Be Ready When the Wind Starts Blowing: Hurricane Preparedness

"Well the wind is blowing harder now
Fifty knots or thereabouts
There's whitecaps on the ocean
And I'm watching for waterspouts
It's time to close the shutters
It's time to go inside"

- Jimmy Buffett, Trying to Reason with Hurricane Seasonhurricane_wind.jpg

Who knew that when he wasn't searching for his lost shaker of salt, singer-songwriter Jimmy Buffett was singing about hurricane preparedness? While hurricanes and tropical storms are often associated with the southeastern coastal United States, in 2011 Hurricane/Tropical Storm Irene caused significant damage in Vermont and upstate New York and, while they're more rare, Pacific tropical storms have impacted California as recently as 2009. As we enter the peak of hurricane season, here are tips for before, during and after a storm to help you prepare your home and family.

Before a hurricanehurricane_prep.jpg

  • Install hurricane shutters or precut 3/4" pieces of marine plywood for each window of
    your home.
  • Make trees more wind resistant by removing diseased or damaged limbs, then
    strategically removing branches so that wind can blow through.
  • When a hurricane is approaching, a hurricane watch or a hurricane warning will be
    announced through your local news media. Be prepared to evacuate, especially if you live
    on the coastline, on an offshore island, in a mobile home, or near a river or floodplain.
    High winds and flooding are common even if the hurricane doesn't make landfall. Take
    your disaster supplies kit, sleeping bags and blankets.
  • Lock the windows and doors of your home before leaving and turn off all utilities.
  • Follow the recommended evacuation routes.
  • Store away lightweight objects that could become airborne.
  • Anchor outdoor objects that cannot be brought inside.
  • Call your emergency contact person to report your plans.
  • Fill your car with gas.

During a hurricane

  • If you are not told to evacuate, settle in and stay put. Keep the roads free for those who
    need to use them. Don't be fooled! The first part of the storm is followed by a period of
    tranquility. It is only the eye of the hurricane passing over. The rest of the storm is yet to
  • Collect your disaster supplies kit, blankets and sleeping bags and keep them near you.
  • Keep children and pets indoors.
  • Make sure your battery-powered radio is nearby.
  • If you're along the immediate coast and in danger of a storm surge, go to a room on an
    upper floor, preferably one without windows. Stay there until the storm passes.
  • If you're in a location not susceptible to a coastal storm surge, then go to an interior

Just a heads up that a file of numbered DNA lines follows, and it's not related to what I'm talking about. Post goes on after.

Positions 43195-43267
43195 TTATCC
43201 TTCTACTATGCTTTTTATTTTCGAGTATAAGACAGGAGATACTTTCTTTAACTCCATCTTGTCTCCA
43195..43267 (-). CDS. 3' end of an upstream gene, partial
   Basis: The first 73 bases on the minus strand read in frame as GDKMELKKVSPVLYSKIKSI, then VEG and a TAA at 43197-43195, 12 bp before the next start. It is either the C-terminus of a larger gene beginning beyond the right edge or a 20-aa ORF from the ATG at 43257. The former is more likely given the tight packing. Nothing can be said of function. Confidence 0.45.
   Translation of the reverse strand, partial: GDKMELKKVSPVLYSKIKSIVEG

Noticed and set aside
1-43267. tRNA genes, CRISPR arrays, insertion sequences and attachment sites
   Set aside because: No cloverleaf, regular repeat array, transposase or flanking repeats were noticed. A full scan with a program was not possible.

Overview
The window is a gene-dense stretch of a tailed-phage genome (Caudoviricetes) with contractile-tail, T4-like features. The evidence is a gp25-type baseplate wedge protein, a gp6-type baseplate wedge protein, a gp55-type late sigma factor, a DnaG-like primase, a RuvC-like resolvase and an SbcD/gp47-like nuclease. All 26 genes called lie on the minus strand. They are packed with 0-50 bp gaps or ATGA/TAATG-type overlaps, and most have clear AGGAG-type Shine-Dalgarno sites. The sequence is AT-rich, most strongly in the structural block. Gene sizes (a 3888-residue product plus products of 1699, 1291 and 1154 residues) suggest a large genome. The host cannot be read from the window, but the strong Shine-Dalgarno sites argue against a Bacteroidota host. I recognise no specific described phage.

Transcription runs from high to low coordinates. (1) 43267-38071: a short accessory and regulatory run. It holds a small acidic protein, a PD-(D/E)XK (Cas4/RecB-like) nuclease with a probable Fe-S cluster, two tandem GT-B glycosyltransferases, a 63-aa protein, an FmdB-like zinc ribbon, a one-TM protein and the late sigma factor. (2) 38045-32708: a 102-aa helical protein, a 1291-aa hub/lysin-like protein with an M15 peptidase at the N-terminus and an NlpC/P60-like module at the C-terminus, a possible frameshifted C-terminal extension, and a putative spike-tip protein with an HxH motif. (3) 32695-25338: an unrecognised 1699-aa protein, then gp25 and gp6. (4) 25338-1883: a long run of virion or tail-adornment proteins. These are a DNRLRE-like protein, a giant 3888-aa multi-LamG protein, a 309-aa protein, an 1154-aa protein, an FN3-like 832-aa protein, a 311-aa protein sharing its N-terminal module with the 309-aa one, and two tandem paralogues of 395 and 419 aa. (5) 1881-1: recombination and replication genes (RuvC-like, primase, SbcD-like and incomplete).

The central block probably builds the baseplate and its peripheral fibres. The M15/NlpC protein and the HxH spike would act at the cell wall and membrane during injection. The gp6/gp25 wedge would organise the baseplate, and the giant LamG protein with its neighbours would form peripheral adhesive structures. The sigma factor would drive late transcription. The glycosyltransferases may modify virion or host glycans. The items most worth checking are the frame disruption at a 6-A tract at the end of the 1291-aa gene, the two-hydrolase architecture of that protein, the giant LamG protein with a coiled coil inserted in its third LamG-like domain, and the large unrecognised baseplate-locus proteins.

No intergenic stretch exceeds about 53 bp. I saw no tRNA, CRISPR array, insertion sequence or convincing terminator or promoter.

room on the lowest floor to protect yourself from wind-related damage.

After the hurricane

  • If you have evacuated, wait until authorities tell you it's safe before returning home.
  • Be alert for tornadoes.
  • Stay away from flood waters.
  • Use a flashlight. Do not light matches or turn on electrical switches.
  • Sniff for gas leaks. If you smell gas or suspect a leak, turn off the main gas valve, open
    windows and evacuate. If you have any concerns, have the gas system checked by a
  • Do not touch wires or outlets.
  • Check for frayed cords and for cracked or broken prongs and plugs.
  • Turn off the main electrical circuit switch. Be careful to stand on a dry surface and do
    not touch the metal handle of the switch box. Use a piece of heavy rubber, plastic or a
    piece of dry wood to open the metal door and throw the switch. Share your concerns with
    a licensed electrician.
  • Watch for holes in the floor, loose boards or hanging plaster.
  • If your home has been flooded, check for snakes and other animals that may have
    entered the property.
  • Before you start cleaning up debris, prepare an inventory of all damaged or destroyed
    personal property. If you can, videotape or photograph the damage.
  • Make temporary repairs to prevent further damage.
  • Clean up any flammable or poisonous materials that may have been spilled.
  • Dispose of all spoiled food immediately. If you have insurance coverage for spoiled
    food, document your losses.
  • Hold off on permanent repairs until you've received approval for reimbursement.
  • Save remnants of damaged or destroyed property for your insurance company adjuster,
    and do not sign agreements with contractors or anyone else until you have a chance to
    meet with your insurance adjuster.
  • Keep a written record of everyone you talk to about your insurance claim, including the
    date of the conversation and a summary of what was said.
  • Keep all receipts.
  • Your pre-disaster home inventory will be of great assistance to you at this point. After
    you've examined everything and determined the extent of damage, call your independent
    insurance agent as soon as possible to file a claim.